Disconcerting for him - and I was struck by how many people who took the test remarked that, unlike my own, they had results revealing themselves to be hippies of one kind or another.
Part of the reason for the surplus of hippies, I reckon, was the way 'Pelagian' was defined:
"A Pelagian believes that, ultimately, people are good; politics is, or should be, concerned with enabling people to work together, play together and generally enjoy life in ways which have hitherto not been possible."It's all a bit, 'let's hold hands and teach the world to sing' and being unlike those stone-faced Augustinians. I don't think this does justice to what Pelagius was all about. Pelagians didn't just believe people were 'basically good'; they believed in Original Innocence and that the perfectibility of the human condition was possible. In practice, 'hippy' isn't at all an appropriate description of their attitude to life for they were ascetic and by all accounts fairly unsympathetic and humourless people.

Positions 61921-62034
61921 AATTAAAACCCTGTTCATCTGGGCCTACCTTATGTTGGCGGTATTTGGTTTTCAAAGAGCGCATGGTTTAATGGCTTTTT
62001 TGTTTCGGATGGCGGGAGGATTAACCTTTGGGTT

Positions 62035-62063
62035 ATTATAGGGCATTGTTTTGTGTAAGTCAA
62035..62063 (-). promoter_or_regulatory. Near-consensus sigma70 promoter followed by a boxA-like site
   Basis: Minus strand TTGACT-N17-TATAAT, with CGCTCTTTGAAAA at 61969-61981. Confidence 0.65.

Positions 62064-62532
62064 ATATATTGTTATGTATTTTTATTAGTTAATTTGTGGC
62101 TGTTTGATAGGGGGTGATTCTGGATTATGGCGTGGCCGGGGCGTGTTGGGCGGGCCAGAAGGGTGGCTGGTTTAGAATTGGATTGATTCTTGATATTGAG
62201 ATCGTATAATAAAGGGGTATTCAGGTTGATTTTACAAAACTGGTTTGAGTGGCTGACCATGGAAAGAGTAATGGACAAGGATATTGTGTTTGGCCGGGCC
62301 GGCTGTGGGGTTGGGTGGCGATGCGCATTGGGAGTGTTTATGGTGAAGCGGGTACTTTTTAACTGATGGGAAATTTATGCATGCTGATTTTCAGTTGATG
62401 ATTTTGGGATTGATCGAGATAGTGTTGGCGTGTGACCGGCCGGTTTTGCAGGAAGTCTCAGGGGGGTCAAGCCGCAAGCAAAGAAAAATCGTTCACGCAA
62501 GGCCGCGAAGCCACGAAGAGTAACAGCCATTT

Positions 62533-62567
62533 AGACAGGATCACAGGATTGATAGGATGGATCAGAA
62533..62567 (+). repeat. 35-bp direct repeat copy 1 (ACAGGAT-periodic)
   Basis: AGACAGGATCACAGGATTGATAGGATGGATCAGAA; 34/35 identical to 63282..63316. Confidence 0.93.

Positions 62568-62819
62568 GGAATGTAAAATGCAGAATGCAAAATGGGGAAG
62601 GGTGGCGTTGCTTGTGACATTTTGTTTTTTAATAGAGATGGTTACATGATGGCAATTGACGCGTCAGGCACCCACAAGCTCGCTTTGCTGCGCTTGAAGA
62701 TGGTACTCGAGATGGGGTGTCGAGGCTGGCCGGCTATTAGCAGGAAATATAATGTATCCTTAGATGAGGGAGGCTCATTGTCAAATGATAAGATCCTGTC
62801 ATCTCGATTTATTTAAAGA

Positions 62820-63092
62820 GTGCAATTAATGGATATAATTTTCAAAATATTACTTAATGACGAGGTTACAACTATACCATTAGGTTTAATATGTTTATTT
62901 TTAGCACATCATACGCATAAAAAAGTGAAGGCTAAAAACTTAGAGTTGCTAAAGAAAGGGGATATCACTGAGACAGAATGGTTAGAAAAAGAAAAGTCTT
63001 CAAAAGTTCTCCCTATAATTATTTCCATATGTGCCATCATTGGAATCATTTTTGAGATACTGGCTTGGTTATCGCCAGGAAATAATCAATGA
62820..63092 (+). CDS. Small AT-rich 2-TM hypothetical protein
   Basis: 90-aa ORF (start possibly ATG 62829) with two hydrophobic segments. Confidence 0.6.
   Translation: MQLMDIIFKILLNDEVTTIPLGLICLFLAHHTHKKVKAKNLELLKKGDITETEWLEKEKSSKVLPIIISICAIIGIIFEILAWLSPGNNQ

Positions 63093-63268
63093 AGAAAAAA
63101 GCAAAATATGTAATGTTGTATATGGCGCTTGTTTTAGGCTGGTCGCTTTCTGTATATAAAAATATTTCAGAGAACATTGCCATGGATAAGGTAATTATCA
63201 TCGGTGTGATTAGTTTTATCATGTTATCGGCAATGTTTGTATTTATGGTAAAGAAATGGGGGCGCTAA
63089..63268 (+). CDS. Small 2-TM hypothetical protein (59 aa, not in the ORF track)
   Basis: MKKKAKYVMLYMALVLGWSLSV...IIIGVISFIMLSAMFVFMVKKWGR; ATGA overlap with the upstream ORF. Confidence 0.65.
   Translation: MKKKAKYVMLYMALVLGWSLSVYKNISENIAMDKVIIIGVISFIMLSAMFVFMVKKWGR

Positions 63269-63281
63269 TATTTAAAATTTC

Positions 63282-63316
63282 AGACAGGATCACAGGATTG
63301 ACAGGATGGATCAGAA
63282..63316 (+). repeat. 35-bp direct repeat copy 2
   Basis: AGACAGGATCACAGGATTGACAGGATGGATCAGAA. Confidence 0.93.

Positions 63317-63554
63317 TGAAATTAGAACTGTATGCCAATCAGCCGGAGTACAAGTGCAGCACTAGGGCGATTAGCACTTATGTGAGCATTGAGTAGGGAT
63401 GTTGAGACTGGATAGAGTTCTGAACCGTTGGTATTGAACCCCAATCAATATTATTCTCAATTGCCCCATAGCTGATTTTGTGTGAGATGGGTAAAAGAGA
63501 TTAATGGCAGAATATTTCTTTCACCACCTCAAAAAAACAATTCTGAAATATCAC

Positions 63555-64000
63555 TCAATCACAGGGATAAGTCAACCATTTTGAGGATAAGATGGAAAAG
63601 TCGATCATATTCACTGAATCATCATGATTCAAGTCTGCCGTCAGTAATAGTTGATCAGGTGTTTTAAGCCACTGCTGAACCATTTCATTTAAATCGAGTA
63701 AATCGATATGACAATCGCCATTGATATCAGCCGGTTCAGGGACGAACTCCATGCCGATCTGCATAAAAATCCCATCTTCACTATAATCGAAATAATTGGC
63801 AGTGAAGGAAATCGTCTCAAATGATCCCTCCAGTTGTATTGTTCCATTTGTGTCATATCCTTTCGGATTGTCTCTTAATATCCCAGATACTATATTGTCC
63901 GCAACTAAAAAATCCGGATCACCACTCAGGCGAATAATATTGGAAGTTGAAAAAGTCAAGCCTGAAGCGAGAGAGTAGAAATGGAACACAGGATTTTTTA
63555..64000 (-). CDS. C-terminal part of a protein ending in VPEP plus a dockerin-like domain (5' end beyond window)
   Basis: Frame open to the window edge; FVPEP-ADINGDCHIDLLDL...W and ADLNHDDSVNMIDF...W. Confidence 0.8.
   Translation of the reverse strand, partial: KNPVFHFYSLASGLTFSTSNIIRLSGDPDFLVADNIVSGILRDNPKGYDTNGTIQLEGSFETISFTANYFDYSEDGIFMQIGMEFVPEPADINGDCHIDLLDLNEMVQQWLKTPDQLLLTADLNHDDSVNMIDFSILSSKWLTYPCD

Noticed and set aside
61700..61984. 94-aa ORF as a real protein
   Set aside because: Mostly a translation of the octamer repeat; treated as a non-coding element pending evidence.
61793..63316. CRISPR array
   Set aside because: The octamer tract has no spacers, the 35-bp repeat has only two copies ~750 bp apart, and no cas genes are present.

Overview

My own view is that contrary to some liberals who argue the doctrine of Original Sin has done great mischief to human society by producing authoritarian governments, the doctrine of Original Innocence is the parent of totalitarianism because the notion of the perfectibility of man brings with it the idea of a perfect social order.
And has not history shown, as Isaiah Berlin argued, that this idea has produced a higher pile of corpses than any other? For there is always, as Milan Kundera said, a gulag attached to the side of Paradise.
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